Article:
|Photo Credit: Jeffrey Beall|
It was said that Tebow's style of play, his unorthodox throwing motion and the previous lack of success of many QB's coming out of a pro style offense in college would mean that Tebow had no chance of a productive NFL career. The Broncos surprised most football observers by taking him with the 25th pick in the 2010 draft and some commentators scratched their heads in what they felt was a wasted pick by Denver.
Fast-forwarding late into the 2011 season, Tebow still has much to improve in his game (as most young quarterbacks do), but his team is consistently winning games and looking towards a potential spot in the playoffs. In a league where winning is supposedly all that matters, I've been surprised by the consistent negativity that has been directed towards Tebow.
Larry Taunton has written a splendid piece in the USA Today that, in my opinion, hits the nail on the head as it pertains to Tebow. Taunton says this about the Tebow detractors:
"Now 5-1 as a starter, Tebow's critics are indignant that the Gainesville upstart didn't pack his cleats and go home the moment they declared him inadequate. The simple fact is, they want him to fail. And now, after so much ink and vitriol predicting just that, they need him to fail. So what gives? Why does even Tebow's own coaching staff and management offer so little public support?
Jake Plummer, the latest to take pot shots at the embattled Denver quarterback, might have been speaking for anti-Tebowites everywhere when he said in an interview on a Phoenix radio station that he would like Tebow more if he would "shut up" about his faith in Jesus Christ. And with that little comment, the cat, as they say, was out of the bag. Plummer said what the commentators wouldn't say. Their dislike for Tim Tebow is not, as they would have us believe, about his throwing motion or his completion percentage; it's all about his open professions of faith and his goody-two shoes image.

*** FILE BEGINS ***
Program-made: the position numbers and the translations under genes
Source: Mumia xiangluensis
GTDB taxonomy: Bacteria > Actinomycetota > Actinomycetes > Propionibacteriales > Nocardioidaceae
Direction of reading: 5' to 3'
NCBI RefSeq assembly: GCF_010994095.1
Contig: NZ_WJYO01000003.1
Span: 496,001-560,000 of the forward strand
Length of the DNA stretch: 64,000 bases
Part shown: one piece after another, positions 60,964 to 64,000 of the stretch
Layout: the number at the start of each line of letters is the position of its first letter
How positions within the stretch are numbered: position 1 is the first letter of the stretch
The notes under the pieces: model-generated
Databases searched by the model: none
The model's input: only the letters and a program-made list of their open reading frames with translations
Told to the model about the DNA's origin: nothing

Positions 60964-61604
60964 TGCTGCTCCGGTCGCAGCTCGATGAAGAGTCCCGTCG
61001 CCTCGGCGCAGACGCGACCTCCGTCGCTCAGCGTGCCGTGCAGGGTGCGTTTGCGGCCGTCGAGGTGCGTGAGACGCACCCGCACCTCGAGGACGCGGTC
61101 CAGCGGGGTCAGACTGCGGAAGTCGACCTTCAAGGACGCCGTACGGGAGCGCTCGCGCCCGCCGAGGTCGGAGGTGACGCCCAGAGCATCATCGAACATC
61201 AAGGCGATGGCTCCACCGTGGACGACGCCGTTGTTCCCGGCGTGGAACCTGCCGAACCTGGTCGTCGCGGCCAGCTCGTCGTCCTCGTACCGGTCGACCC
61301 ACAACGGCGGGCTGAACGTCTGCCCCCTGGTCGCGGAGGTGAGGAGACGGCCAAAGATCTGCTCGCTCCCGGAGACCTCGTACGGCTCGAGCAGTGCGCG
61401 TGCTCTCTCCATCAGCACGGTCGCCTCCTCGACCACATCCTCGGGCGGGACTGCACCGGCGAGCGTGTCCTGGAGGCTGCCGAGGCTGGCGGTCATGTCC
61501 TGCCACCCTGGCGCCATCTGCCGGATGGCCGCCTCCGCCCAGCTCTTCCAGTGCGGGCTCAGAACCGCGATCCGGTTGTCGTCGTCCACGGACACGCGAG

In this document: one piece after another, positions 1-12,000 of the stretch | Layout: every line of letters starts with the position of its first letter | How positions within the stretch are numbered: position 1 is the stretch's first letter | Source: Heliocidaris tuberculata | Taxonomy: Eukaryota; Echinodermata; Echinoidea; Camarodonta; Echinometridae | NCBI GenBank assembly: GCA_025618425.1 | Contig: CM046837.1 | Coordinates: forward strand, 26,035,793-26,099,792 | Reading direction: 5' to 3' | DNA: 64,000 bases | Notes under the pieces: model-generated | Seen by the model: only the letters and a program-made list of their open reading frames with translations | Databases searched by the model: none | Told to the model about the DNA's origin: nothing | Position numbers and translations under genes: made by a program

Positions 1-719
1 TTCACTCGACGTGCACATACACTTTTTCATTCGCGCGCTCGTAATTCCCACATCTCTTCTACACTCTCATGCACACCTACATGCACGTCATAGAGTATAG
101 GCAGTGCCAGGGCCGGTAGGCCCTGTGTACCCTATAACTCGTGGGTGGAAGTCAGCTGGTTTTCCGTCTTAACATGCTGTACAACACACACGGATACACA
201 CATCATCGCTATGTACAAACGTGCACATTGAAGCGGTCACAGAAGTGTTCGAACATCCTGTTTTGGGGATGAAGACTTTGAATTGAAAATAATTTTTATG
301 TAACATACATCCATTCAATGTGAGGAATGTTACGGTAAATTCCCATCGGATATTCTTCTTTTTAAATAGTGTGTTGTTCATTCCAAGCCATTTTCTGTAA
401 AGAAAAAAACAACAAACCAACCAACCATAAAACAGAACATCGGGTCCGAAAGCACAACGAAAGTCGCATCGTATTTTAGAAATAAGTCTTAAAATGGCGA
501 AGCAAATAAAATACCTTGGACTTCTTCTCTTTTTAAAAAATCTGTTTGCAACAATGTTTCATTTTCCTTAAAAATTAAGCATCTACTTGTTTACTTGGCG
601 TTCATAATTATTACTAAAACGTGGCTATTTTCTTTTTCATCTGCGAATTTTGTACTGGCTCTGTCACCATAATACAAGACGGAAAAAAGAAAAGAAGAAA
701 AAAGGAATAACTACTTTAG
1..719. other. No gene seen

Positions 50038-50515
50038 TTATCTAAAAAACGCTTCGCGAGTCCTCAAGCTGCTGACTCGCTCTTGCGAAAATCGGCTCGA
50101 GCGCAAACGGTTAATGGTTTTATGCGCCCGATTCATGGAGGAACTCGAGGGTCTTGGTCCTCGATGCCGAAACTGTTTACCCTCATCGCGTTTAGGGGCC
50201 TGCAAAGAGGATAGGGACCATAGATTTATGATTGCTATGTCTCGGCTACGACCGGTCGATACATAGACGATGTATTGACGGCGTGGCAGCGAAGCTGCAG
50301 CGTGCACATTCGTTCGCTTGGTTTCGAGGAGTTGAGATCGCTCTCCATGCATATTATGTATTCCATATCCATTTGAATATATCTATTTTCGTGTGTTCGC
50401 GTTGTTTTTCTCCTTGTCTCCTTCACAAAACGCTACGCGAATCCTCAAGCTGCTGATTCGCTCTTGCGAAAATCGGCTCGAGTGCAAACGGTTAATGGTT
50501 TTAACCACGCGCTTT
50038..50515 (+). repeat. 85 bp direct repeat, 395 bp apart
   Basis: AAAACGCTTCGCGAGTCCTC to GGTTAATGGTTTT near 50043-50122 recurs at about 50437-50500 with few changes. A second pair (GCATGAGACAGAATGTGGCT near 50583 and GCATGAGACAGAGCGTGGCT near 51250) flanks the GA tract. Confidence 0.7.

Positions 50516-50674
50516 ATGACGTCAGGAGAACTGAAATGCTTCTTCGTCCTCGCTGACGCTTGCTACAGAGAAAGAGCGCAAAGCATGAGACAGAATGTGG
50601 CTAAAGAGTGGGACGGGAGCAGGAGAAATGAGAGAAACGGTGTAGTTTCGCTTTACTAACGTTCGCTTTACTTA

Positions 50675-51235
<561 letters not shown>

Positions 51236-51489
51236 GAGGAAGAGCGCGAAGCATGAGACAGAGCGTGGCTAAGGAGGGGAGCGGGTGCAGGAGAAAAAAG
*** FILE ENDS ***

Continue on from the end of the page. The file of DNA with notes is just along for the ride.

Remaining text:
When it comes right down to it, we don't want heroes who are truly good. We want them to fail the occasional drug test or start a bar fight from time to time. It makes us feel better about ourselves. Tebow, however, doesn't make us feel better about ourselves. People like him make us feel a little convicted about the things we say and do. So we find a reason to dislike them. Or, when Tebow says that glory goes to God and the credit for a victory goes to his teammates, coaches, and family, we are suspicious. An increasingly jaded culture, we don't believe that anyone can say such things and really mean them."As a fellow evangelical, I can't help but feel that at least some of the animosity that is directed towards Tim Tebow has to do with the openness with which he talks about his faith. It seems to me that Taunton is onto something here. The amount of criticism that Tebow has received is simply not commensurate with the winning ways of his team. There has to be something else beyond just football to cause so many "experts" to be so fixated on Tebow and I think Taunton has it pegged.
When it comes down to it, Tim Tebow is a winner, is well-liked by his teammates and is someone, from all appearances, that lives a life that is consistent with the beliefs he professes. From my perspective, I wish more professional athletes were like Tim Tebow and I find myself rooting him on as the season progresses and frustrated analysts seek to find new ways to justify their negative views towards him. Tim Tebow is far from perfect but I hope he finds years of success in the NFL.
To read Larry Taunton's complete article please click here.